An increase in aerobic fitness as small as 8-15% has been shown to influence a functional status from dependent to independent.

The type of aerobic exercise that is able to be added to a exercise program will depend on the patient’s current level of function however a variety of modes (eg walking, water exercise, and cycling) is preferred as they each have their own benefits. Weight-bearing exercise, such as treadmill walking, is highly recommended due to the effect it can have on maintaining bone mineral density. Treadmill exercise also may aid in improving balance, coordination, and improving gait abnormalities. Water exercise has been shown to improve aerobic fitness and strength, as well as being safer for those who may be at a risk of falls. Finally cycling has been shown to improve stair-climbing ability in post-stroke patients. Aerobic exercise should be progressed by intensity rather than by duration, this is complemented by recent studies that showed that high intensity interval training (HIIT) caused greater improvement in functional capacity within this population

How often: 3 to 5 days per week for 15 to 30 minutes

How hard:40% to 80% heart rate reserve

Resistance Training

Due to the neuromuscular dysfunction that is likely to be evident within this population, resistance training should be an important part of a tailored exercise program. Lighter elastic band and bodyweight exercises, or even exercises against gravity, may be most appropriate due to likely low-level muscular strength and endurance levels. Exercises should be tailored towards improving the patients’ ability to perform activities of daily living or personal goals. Dual tasking exercises, such as completing an indoor obstacle course while bouncing a ball, have been shown to improve walking ability and should be implemented into a successful exercise program.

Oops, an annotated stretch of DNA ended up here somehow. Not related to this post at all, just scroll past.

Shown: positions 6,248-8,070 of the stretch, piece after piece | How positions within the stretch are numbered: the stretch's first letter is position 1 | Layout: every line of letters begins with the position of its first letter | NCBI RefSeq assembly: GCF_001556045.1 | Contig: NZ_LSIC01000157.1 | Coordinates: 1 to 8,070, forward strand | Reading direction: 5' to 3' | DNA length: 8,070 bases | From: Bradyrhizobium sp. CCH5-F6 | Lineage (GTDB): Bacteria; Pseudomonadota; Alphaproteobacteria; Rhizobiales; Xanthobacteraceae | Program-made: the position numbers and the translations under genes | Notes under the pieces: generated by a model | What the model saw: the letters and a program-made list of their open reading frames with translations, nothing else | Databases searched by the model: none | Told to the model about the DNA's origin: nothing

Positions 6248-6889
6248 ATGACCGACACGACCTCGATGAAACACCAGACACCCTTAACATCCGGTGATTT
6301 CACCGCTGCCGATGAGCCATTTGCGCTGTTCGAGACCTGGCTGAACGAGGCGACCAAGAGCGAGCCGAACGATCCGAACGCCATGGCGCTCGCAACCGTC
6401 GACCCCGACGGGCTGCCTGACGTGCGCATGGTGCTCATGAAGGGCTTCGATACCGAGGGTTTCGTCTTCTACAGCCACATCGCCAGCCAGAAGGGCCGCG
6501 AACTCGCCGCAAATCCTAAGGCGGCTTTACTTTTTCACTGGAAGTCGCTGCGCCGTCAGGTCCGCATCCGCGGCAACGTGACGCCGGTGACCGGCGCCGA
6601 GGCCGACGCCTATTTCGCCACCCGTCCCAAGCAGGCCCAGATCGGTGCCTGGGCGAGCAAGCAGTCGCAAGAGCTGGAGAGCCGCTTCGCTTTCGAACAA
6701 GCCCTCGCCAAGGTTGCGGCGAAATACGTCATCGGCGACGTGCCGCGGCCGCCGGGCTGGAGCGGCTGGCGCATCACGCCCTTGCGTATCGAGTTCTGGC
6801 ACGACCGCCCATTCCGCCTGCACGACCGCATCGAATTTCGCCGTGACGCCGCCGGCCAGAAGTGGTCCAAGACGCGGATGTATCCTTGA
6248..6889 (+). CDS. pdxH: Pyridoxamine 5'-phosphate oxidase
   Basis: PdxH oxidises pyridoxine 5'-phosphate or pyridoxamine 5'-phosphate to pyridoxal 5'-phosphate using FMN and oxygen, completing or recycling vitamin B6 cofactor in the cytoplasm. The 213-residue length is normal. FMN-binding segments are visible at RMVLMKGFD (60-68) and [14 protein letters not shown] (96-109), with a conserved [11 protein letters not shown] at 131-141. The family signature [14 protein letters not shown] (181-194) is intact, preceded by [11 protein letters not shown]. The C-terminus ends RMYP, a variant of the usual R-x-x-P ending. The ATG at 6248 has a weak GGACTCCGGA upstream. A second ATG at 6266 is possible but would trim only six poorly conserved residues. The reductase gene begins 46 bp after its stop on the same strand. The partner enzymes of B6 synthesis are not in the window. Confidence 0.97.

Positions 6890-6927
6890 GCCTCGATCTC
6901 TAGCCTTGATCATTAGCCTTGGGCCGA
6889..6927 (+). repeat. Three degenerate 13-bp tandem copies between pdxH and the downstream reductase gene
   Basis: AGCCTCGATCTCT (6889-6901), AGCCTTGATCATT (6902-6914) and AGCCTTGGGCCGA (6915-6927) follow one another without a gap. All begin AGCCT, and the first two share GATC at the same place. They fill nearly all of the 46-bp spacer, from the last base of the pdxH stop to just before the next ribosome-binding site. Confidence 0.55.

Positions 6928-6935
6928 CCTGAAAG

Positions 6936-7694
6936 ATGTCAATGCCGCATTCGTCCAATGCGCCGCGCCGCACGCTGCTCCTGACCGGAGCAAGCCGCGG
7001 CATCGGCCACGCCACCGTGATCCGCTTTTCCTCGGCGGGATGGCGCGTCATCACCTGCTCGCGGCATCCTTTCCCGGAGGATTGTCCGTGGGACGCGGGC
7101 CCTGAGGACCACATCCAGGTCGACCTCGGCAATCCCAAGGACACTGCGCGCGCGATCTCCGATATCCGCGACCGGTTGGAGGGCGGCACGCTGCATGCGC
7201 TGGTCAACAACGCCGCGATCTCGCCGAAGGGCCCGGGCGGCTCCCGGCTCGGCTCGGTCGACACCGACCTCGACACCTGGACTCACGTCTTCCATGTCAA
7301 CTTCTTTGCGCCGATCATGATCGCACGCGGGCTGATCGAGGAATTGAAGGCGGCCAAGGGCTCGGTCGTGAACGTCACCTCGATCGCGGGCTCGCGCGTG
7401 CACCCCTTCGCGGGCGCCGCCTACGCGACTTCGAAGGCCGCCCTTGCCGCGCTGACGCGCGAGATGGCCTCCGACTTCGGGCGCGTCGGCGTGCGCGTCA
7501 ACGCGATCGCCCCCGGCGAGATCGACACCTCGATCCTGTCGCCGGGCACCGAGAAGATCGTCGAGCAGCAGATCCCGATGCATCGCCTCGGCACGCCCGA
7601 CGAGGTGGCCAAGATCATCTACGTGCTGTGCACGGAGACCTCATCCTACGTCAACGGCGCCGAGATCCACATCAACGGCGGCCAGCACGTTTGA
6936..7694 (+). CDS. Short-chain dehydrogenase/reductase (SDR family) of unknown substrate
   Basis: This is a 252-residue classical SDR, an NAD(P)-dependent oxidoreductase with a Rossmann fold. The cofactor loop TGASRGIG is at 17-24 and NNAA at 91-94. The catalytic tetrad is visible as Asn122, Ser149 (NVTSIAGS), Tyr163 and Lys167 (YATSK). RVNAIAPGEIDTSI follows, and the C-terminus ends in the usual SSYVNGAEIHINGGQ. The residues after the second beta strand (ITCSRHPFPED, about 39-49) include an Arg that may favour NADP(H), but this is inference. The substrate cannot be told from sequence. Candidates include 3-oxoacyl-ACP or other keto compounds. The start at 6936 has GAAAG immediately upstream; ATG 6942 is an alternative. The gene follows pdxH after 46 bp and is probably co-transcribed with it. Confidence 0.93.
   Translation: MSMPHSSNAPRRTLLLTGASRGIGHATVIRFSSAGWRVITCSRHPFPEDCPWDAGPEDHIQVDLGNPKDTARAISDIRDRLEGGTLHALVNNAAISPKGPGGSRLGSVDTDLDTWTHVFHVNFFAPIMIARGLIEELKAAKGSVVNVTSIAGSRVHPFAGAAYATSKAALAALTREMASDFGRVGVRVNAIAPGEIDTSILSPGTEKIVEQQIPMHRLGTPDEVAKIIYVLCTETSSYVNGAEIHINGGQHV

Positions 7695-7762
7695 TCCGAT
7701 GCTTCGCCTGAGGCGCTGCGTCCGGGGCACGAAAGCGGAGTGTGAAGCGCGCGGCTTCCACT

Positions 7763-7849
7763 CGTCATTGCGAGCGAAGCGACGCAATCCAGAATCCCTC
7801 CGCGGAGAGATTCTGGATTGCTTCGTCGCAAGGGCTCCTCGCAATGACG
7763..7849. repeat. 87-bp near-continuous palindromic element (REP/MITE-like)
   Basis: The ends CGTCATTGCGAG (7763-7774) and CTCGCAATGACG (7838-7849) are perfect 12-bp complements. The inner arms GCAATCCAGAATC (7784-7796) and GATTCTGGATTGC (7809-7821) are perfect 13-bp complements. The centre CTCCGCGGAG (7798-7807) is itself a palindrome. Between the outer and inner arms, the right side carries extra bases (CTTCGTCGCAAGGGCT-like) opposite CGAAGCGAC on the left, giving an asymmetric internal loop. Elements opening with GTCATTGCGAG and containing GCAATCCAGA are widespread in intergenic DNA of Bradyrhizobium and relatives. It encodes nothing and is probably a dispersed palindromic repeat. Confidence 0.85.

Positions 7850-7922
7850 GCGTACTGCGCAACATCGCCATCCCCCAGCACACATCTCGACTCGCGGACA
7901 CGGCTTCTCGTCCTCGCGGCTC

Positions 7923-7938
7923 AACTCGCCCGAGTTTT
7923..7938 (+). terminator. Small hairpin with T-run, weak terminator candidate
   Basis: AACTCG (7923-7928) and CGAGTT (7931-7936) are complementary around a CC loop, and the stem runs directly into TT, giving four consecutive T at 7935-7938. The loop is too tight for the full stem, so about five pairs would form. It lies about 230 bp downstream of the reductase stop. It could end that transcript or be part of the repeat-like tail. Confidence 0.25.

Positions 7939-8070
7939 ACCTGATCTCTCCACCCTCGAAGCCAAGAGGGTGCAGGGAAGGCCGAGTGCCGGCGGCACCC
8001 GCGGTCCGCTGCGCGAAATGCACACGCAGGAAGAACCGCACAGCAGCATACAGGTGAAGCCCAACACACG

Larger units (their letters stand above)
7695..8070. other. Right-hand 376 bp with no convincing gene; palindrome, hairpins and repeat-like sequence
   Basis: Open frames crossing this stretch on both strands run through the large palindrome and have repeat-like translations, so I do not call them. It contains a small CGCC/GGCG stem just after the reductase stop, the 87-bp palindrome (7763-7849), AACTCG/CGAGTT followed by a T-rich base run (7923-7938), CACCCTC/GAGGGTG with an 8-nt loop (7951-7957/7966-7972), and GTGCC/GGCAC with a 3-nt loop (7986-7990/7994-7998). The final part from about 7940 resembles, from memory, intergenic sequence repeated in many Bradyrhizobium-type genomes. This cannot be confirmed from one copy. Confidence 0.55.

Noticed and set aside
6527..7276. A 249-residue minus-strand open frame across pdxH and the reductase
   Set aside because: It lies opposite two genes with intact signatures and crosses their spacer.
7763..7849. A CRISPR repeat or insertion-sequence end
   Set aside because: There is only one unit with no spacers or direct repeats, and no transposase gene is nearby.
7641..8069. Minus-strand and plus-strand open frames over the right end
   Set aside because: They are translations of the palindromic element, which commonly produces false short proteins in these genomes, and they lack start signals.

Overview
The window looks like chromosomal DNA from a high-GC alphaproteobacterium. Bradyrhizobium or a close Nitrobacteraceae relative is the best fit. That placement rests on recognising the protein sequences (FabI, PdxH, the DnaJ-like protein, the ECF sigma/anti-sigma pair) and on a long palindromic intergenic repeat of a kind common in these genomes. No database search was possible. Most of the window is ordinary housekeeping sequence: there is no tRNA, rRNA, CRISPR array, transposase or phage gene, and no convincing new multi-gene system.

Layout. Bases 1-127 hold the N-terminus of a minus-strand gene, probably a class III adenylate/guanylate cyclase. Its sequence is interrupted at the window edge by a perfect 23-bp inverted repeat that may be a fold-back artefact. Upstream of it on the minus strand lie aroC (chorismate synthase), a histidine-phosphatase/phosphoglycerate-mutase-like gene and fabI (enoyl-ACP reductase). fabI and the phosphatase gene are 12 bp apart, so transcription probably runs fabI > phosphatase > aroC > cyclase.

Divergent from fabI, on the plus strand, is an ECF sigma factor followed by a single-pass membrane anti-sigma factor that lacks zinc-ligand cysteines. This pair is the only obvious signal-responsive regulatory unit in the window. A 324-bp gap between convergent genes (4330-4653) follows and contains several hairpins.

How often: 3 to 5 days per week for 30 to 45 minutes

How hard:As tolerated, up to 80% of one repetition maximum


Conventional flexibility exercises should be performed however it is important to take into account that some patients may struggle with being able to get down or up from ground level so modifications may be required. The focus of a flexibility program should be on the affected limbs, particularly those that experience high levels of spasticity.

How often: 3 to 5 days per week for 10 to 15 minutes

How hard:Below point of discomfort

Other important things to consider

Fatigue is a common barrier within this population. An appropriately prescribed exercise program can improve fatigue symptoms.

At Specialised Health, in addition to provision of exercise we assist in fatigue management through activity and symptom recording with activity pacing education (if this is not already being provided by other members of their rehab team) and Heart Rate Variability monitoring.

Look out for some more articles to come from Specialised Health on Heart Rate Variability and how it can be used in fatigue management.

Where is future rehabilitation heading?

The future of stroke rehabilitation is looking exciting with promising research happening in:

  • Motor imagery
  • Virtual reality
  • Video games
  • Respiratory muscle training
  • Non-invasive brain stimulation.

For right now though, if you or someone you know has had a stroke but isn’t exercising please get them in contact with an Exercise Physiologist.

Seeing improvements, big or small is why we do what we do as Exercise Physiologists.


Michael Czaplowski

Exercise Physiologist



Biara Webster

Exercise Physiologist and Content Manager



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Moore et al, Effects of Community Exercise Therapy on Metabolic, Brain, Physical, and Cognitive Function Following Stroke: A Randomized Controlled Pilot Trial, Neurorehabilitation and Neural Repair 2015, Vol. 29(7) 623–635, DOI: 10.1177/1545968314562116

Mang et al., Promoting Neuroplasticity for Motor Rehabilitation After Stroke: Considering the Effects of Aerobic Exercise and Genetic Variation on Brain-Derived Neurotrophic Factor, Phys Ther. 2013 Dec; 93(12): 1707–1716. doi: 10.2522/ptj.20130053

Chaturvedi et al., PNF in acute stroke, MOJ Anatomy & Physiology, Volume 5 Issue 6 – 2018

D Matlick, Stroke Rehabilitation: Therapeutic Exercise, Cinahl Information Systems, a division of EBSCO Information Services,2017